by Hunter Dawkins

Mississippi Governor Tate Reeves issued two controversial statewide executive orders on Tuesday’s press conference at the the Woolfolk State Office Building in Jackson.  The first; which has been a discussion of the last few months, was a statewide  mask mandate in the ongoing fight against this unprecedented global pandemic of COVID-19.  The other regulation would be to allow all public school districts to open according to their plans with an exception of eight targeted counties.

“Overwhelmingly schools are working very hard to provide for a safe return,” said Governor Reeves.  “Every school has had some part of virtual learning and we know that each will have to account for that this year.”

In regards to placing a mandate on masks in the general public, the governor asked Mississippians to wear a mask when they’re inside a business, school, or any place open to the public.

“We have seen over the last few weeks that when people wear masks it helps fight the virus,” stated Reeves.  “We are seeing improvement in our numbers across the state, even though these are slower than we want.”

Forrest and George Counties are the farthest two counties where the school districts are delayed from reopening.  When questioned about the decision making process of the school districts in his executive order, Reeves noted, “those closest to the classrooms will be best equipped to make those decisions.  We have guidelines for the schools from the Department of Health, which include every household having an option of virtual learning.”

The new executive order includes a statewide mask mandate for schools, instructing all Mississippians to wear a mask when inside a school building or classroom, or outside on a school campus when social distancing is not possible.

Following the virtual conference, a few school districts reached out to The Gazebo Gazette to express their views.

“Thankfully, the Governor did not select our county as one that is required to delay school and our teachers plus administrators are to be commended for their hard work over the summer to ensure we have a safe and viable plan,” said Pass Christian School District Superintendent Dr. Carla Evers.  “We will need our community and families’ help with controlling the spread of COVID-19 in our schools.”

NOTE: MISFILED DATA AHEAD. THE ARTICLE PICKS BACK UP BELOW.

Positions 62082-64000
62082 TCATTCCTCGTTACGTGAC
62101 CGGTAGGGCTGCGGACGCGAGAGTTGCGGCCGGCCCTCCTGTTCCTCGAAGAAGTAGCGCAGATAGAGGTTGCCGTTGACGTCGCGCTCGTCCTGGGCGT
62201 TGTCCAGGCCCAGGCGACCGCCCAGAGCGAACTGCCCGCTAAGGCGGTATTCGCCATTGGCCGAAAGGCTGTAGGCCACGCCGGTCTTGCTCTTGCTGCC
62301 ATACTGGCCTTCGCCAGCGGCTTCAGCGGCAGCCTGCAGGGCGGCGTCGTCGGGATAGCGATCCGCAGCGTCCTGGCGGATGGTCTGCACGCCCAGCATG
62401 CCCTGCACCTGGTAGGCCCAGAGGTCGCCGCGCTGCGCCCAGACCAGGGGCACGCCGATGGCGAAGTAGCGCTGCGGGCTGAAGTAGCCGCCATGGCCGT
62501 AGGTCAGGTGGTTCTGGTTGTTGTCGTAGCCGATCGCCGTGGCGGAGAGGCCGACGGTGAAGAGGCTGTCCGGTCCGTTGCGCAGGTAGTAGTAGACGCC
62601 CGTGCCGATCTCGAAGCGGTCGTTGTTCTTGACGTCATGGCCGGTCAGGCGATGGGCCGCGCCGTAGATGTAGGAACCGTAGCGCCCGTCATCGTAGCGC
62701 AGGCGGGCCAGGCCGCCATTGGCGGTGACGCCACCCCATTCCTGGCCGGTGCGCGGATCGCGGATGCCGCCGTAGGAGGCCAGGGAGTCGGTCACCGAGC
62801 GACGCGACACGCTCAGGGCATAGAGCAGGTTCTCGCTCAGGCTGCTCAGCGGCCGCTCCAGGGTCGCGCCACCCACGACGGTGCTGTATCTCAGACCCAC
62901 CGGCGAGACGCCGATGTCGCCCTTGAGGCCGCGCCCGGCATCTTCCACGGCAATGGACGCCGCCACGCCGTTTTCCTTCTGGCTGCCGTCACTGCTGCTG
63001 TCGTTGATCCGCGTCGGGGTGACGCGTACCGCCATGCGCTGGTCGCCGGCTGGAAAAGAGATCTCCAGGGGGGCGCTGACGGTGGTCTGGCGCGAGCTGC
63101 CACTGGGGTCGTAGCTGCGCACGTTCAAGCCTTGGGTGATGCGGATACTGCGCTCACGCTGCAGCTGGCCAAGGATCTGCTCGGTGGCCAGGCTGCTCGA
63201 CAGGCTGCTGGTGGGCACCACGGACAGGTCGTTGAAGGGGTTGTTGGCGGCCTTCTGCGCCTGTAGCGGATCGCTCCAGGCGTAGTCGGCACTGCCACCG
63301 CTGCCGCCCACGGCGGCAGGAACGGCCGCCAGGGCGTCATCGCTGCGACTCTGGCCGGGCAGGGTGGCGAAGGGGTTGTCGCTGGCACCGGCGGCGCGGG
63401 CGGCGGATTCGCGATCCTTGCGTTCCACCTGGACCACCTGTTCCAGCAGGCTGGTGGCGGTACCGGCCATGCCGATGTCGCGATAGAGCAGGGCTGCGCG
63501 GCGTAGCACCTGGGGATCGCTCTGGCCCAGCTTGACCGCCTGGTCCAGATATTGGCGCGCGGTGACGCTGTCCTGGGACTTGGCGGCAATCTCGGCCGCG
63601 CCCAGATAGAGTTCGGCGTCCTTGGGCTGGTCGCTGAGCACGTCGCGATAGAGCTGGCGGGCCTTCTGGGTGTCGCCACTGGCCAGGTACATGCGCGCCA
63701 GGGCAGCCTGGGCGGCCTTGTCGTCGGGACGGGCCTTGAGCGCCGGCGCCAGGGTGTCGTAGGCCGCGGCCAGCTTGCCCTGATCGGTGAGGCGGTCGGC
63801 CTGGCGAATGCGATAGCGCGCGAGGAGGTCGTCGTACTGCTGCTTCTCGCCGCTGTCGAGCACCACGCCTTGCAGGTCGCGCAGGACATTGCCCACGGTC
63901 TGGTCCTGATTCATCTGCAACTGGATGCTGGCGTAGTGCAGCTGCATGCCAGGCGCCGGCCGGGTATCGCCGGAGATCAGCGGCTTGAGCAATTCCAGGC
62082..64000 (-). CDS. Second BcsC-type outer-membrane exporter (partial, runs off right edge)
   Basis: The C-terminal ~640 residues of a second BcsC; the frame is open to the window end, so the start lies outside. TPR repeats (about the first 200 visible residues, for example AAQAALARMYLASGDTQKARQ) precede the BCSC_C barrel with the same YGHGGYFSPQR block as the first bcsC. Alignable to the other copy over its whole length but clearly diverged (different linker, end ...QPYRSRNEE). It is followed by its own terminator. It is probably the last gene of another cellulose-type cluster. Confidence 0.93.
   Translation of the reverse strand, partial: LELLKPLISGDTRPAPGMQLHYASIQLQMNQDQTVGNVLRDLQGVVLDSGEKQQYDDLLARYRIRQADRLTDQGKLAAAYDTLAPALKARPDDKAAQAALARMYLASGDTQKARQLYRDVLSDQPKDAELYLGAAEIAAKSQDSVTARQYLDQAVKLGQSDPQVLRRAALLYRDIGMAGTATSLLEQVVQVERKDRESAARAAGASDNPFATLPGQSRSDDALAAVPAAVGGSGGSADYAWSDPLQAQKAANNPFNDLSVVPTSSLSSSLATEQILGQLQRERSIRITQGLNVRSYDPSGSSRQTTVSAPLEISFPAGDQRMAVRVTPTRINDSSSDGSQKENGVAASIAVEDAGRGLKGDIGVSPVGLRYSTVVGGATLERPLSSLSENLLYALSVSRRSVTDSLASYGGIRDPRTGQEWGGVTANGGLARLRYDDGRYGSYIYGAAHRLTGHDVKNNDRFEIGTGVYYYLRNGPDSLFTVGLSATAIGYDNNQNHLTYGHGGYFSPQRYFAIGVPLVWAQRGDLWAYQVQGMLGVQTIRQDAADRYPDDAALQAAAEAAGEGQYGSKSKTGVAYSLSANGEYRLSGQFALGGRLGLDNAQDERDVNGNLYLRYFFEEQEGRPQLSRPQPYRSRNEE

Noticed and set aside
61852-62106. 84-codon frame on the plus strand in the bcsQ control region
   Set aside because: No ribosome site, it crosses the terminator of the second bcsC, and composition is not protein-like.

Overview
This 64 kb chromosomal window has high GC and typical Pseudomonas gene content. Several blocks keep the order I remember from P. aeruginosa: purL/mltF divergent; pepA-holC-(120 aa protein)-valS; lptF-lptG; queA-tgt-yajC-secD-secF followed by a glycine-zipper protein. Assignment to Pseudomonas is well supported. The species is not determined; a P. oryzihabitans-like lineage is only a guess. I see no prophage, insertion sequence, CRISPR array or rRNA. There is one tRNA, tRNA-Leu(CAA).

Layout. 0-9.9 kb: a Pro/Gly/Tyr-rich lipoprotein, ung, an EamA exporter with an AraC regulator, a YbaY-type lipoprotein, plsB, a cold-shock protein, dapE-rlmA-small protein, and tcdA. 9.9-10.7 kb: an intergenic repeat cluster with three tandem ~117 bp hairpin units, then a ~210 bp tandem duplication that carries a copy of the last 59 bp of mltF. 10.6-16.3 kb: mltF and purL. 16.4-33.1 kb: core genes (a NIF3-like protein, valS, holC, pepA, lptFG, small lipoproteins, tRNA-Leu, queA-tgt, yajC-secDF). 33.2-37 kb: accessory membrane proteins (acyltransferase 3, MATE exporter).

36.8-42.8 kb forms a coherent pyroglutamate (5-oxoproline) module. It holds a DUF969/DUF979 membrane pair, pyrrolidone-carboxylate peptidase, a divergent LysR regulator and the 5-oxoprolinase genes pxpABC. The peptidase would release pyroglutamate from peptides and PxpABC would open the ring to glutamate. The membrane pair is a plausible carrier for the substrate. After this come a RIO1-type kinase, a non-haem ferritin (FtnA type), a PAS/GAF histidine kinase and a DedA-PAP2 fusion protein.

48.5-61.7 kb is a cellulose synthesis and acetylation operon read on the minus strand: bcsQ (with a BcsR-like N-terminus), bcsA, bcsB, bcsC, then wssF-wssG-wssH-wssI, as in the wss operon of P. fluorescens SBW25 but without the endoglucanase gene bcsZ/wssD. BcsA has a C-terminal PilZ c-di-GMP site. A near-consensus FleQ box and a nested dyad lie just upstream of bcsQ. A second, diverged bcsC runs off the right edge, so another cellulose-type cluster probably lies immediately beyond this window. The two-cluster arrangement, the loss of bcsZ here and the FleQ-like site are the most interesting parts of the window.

Another resilient response in moving forward addressed these concerns.  “We understand that the return to school will not be consistent with the kind of culture and community that we have built over the years,” expressed Harrison County School Board of Trustees President Rena Wiggins.  “We ask for the parent’s and student’s cooperation as we return to school in these unprecedented times.”

At Wednesday’s press conference, Reeves launched the ReSkill Mississippi initiative (ReSkillMS) to help ease the economic burden and uncertainty the global pandemic of COVID-19 has created for the Mississippi workforce.

Mississippians who lost their jobs or had severe cutbacks and went on unemployment due to COVID-19 now have the opportunity to receive skills training at Mississippi community colleges to change jobs into high demand careers.

Of the $1.25 billion in federal relief funds sent to Mississippi under the CARES Act, the Mississippi legislature appropriated $55 million to support our state’s workers and employers, which enabled the Governor and a coalition of the state’s workforce leaders to create an innovative new program to train individuals for good-paying jobs most needed right now and into the future.

ReSkillMS was created as a result of the Governor’s Commission on Economic Recovery’s recommendation that significant dollars from the CARES Act recovery funds be used for workforce training to help lift the economic burden on our workforce from COVID-19. The State Workforce Investment Board (SWIB), the Mississippi Department of Employment Security (MDES), and Mississippi’s four local workforce areas collaborated to develop the program to allow Mississippians out-of-work or those working reduced hours to “re-skill” in order to fill high-demand, high-paying jobs across our state.

“This program can have a major difference in the lives of Mississippians and in building a stronger economy in our state for the demands of tomorrow’s world,” said SWIB Chairman Patrick Sullivan. “Skilled jobs were in demand before COVID-19, and they will be in demand long after the pandemic is over. Getting more Mississippians the skills for higher paying jobs is going to be key if we are to see sustained economic growth.”